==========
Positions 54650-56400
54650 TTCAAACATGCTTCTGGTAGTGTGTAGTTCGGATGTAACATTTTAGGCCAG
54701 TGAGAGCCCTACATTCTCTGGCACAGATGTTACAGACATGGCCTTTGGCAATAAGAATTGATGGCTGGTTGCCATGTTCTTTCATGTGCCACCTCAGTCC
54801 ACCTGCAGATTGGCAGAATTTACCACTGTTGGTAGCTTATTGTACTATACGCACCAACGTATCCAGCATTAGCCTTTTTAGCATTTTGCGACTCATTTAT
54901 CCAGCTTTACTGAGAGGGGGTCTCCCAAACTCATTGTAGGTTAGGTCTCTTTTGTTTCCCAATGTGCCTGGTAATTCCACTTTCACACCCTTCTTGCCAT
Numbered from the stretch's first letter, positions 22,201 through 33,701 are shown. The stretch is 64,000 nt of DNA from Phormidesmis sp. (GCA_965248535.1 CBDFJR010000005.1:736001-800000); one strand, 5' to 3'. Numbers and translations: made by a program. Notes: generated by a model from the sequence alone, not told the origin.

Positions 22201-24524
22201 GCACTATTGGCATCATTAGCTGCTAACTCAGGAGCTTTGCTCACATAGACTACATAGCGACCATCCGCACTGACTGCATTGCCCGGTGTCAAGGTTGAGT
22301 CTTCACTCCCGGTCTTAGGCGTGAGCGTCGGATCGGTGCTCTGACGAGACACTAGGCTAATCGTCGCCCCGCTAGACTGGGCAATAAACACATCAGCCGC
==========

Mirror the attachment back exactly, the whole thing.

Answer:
Positions 54650-56400
54650 TTCAAACATGCTTCTGGTAGTGTGTAGTTCGGATGTAACATTTTAGGCCAG
54701 TGAGAGCCCTACATTCTCTGGCACAGATGTTACAGACATGGCCTTTGGCAATAAGAATTGATGGCTGGTTGCCATGTTCTTTCATGTGCCACCTCAGTCC
54801 ACCTGCAGATTGGCAGAATTTACCACTGTTGGTAGCTTATTGTACTATACGCACCAACGTATCCAGCATTAGCCTTTTTAGCATTTTGCGACTCATTTAT
54901 CCAGCTTTACTGAGAGGGGGTCTCCCAAACTCATTGTAGGTTAGGTCTCTTTTGTTTCCCAATGTGCCTGGTAATTCCACTTTCACACCCTTCTTGCCAT
Numbered from the stretch's first letter, positions 22,201 through 33,701 are shown. The stretch is 64,000 nt of DNA from Phormidesmis sp. (GCA_965248535.1 CBDFJR010000005.1:736001-800000); one strand, 5' to 3'. Numbers and translations: made by a program. Notes: generated by a model from the sequence alone, not told the origin.

Positions 22201-24524
22201 GCACTATTGGCATCATTAGCTGCTAACTCAGGAGCTTTGCTCACATAGACTACATAGCGACCATCCGCACTGACTGCATTGCCCGGTGTCAAGGTTGAGT
22301 CTTCACTCCCGGTCTTAGGCGTGAGCGTCGGATCGGTGCTCTGACGAGACACTAGGCTAATCGTCGCCCCGCTAGACTGGGCAATAAACACATCAGCCGC